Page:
antibody genes made from a fixed human framework and randomly generated CDRs, these antibodies are then expressed on the surface of a suitable host, e.g. yeast, bacteria or phage (bacterial virus), as a polyclonal collection and then screened for individual monoclonal antibodies that bind the desired antigen. This method of antibody screening is termed yeast, bacteria or phage display, depending on the type of host used. Occasionally, antibody libraries are made that just consist of variants of one parent antibody, generated through mutations of the variable region. These libraries are usually used to evolve antibodies with higher affinity or broader specificity from a parent antibody. The advantages of in vitro selection are that specific antibody characteristics, such as a slow dissociation rate from the antigen, higher affinity and specificity or even cross specificity, can be selected for, depending on the screening and selection process. The power of in vitro screening techniques was demonstrated in two recent studies. Garcia-Rodriguez et al used a yeast display based on co-selection with two Clostridium botulinum neurotoxin types to evolve a mAb which originally had a high affinity for toxin type A1 and a low affinity for type A2 to a mAb with a high affinity for both.(19) This proved that it is possible to engineer wider specificity into antibodies by evolving a single antigen binding region to recognise two different epitopes. Another study, which used phage display

to increase the affinity of mAbs against the protective antigen (PA) of Bacillus (B.) anthracis, demonstrated that the efficacy of antibodies can be improved by enhancing affinity.(20) While further in vitro manipulation may be required for antibodies generated in vitro due to the lower affinity of such antibodies isolated from initial screening, in vivo screening enables the isolation of high affinity antibodies that have been affinity matured in the course of selection by the immune system. Methods to immortalise human B cells using the Epstein-Barr virus were developed in the late 1970s(21) and have been used to produce fully human neutralising antibodies against the hepatitis C virus from seropositive donors.(22) In a unique combination of genetic engineering and immunological techniques, transgenic mice carrying human immunoglobulin genes and expressing a fully human repertoire of antibodies have been made, e.g. XenoMouse, and then used to screen for antibodies against a variety of pathogens including SARS coronavirus, HIV-1, Porphyromonas gingivalis, Pseudomonas aeruginosa and Cryptococcus neoformans.(23-27) Another method used to generate mice with human immunoglobulin repertoires is to generate chimeric mice carrying human-derived immune cells. This was done by repopulating mice whose immune system has been eradicated by radiation with functional lymphocytes obtained from human donors (Trimera mice). This system was used to generate XTL001, a combination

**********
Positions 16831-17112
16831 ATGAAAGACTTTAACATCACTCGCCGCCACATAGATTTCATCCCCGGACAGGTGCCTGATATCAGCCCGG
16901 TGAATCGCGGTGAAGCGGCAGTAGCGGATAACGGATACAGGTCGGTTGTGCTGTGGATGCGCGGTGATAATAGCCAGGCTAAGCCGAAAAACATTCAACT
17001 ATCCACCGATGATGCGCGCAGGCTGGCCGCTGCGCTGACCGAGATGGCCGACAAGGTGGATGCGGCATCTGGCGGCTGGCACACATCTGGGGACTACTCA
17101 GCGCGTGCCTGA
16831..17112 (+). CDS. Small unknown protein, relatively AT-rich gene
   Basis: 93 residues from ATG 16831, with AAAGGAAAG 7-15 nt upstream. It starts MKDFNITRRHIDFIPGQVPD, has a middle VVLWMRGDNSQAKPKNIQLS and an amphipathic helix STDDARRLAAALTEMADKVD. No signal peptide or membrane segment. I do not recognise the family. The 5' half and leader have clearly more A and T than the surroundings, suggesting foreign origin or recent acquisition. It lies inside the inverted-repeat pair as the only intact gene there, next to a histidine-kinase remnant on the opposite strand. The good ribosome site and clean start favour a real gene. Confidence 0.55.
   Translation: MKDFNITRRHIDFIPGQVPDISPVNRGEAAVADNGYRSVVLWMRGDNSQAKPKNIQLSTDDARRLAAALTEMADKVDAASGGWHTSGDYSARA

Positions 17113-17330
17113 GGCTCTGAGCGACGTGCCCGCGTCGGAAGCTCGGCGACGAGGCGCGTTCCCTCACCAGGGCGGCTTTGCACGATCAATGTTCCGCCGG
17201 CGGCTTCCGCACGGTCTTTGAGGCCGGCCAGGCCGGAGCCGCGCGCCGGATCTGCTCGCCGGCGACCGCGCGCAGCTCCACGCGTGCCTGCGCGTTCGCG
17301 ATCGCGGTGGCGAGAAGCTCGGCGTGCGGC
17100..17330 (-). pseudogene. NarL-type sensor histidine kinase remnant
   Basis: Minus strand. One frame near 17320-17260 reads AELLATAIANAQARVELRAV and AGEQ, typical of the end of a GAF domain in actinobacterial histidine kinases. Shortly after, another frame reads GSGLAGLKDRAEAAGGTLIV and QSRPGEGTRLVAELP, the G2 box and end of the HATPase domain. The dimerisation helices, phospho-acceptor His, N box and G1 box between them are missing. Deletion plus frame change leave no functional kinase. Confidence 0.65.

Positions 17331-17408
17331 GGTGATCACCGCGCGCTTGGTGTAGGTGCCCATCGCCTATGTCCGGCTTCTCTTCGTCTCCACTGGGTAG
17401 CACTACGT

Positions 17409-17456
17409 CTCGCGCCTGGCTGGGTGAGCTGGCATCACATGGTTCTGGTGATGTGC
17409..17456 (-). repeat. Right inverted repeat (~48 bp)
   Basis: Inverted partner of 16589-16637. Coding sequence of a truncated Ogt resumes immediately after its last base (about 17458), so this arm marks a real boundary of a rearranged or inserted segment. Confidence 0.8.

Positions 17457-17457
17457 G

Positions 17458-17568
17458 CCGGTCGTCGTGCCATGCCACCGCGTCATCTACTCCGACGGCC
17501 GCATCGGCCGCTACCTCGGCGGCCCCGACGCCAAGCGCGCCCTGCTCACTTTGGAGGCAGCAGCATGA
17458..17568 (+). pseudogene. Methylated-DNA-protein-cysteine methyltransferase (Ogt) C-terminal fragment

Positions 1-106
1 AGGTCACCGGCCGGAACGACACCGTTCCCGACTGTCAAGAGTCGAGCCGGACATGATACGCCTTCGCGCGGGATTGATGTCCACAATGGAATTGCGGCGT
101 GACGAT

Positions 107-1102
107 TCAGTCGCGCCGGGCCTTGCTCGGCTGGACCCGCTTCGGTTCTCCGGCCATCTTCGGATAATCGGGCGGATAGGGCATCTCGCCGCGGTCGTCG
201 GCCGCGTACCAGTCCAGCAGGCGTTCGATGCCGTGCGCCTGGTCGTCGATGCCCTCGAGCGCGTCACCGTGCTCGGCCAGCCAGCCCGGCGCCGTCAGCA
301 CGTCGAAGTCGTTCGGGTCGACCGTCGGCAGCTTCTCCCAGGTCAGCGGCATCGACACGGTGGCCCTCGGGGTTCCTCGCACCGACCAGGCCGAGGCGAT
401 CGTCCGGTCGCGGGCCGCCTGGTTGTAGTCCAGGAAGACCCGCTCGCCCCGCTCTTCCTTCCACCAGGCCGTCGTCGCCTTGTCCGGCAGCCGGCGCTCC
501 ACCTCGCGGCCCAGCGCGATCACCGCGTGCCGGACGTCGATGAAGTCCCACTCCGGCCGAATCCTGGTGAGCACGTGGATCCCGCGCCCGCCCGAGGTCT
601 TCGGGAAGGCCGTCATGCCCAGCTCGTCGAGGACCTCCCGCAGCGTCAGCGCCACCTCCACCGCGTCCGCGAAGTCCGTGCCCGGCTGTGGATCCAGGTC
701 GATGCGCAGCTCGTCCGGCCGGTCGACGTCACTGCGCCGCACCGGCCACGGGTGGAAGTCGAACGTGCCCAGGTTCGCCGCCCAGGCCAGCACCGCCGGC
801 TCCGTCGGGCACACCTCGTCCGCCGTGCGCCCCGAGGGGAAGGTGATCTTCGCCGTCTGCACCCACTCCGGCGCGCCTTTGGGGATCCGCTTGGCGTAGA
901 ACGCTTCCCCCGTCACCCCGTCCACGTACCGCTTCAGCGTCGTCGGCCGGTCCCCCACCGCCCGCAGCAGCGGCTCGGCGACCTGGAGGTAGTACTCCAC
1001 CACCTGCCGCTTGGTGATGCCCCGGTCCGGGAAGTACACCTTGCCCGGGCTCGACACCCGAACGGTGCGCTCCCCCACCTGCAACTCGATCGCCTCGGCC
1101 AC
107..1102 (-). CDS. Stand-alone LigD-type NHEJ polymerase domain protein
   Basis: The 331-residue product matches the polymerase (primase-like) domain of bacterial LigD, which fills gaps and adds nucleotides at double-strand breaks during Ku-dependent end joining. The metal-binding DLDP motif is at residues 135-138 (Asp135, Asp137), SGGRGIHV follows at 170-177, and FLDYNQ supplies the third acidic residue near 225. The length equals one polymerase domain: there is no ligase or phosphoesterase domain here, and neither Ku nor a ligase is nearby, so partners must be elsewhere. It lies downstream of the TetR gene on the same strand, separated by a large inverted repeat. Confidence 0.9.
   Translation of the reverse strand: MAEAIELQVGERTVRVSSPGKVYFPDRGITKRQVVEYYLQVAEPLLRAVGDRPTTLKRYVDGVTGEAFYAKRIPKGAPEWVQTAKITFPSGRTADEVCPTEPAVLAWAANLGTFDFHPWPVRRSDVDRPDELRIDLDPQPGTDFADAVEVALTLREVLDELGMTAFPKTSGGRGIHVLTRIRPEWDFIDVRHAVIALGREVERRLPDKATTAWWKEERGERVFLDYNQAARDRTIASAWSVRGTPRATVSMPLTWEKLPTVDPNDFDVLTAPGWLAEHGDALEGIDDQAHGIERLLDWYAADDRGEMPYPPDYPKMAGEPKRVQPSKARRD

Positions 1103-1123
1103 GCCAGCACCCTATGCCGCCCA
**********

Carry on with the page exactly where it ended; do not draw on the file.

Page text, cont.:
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of two human mAbs now in clinical trials for prophylaxis of hepatitis B reinfection in liver transplant patients.

(28,29)

to antibody deficient patients, but has been found to be useful in the treatment of a variety of autoimmune and inflammatory diseases due to its immunoregulatory properties.(33) These properties have also led IVIG to be used for the treatment of sepsis, where it is thought to reduce pathology by suppressing inflammation, (34) although various clinical trials and meta-analyses have reported conflicting results of its efficacy.(35-37) The process by which a successful cure is attained remains unclear and probably relies on processes extrinsic to immune effector mechanisms. IVIG also appears to provide some benefits in the treatment of certain pathogens. In this regard, it probably functions like hyperimmune sera and relies on immune effector mechanisms such as opsonisation or neutralisation. Commercial IVIG has been shown to neutralise Staphylococcal and Streptococcal superantigens, opsonise bacteria in vitro and protect against infection in mice in vivo.(38-40) Positive case studies in human patients have also been reported, but no conclusive clinical trial has yet been conducted. (41,42) In addition, IVIG has been reported to be able to protect against as well as treat complications arising from CMV infection after organ transplantation.(43-45) However, in vivo and in vitro experimental data, as well as large-scale clinical trials on the efficacy of IVIG, are lacking. Unfortunately, there are also examples for which antibody administration was of limited efficacy, notably in Mycobacterium tuberculosis and Listeria monocytogenes infection.(46,47) It is noteworthy that many bacterial infections for which antibodies show protective or therapeutic efficacy are those where toxin secretion is a major pathological component, while those infections for which antibodies are less effective are those involving intracellular pathogens. Although antibody-based therapy today still mostly relies on polyclonal preparations, mAbs have also started to make an appearance, with one mAb, palivizumab, approved for prophylaxis against RSV in high-risk neonates, besides many others in the pipeline. Many of these mAbs were developed for infections previously treatable or prevented with polyclonal preparations, such as RSV, hepatitis B, CMV and S. aureus. This is not surprising given the inherent advantages of mAbs over polyclonal preparations. ANTI-BACTERIAL ANTIBODIES Various studies have shown that targeting bacterial exotoxins is a viable strategy for antibody therapy. B. anthracis, the causative agent in anthrax and a potent biological weapon, produces a tripartite exotoxin consisting of a PA, lethal factor (LF) and oedema factor (EF). Post-exposure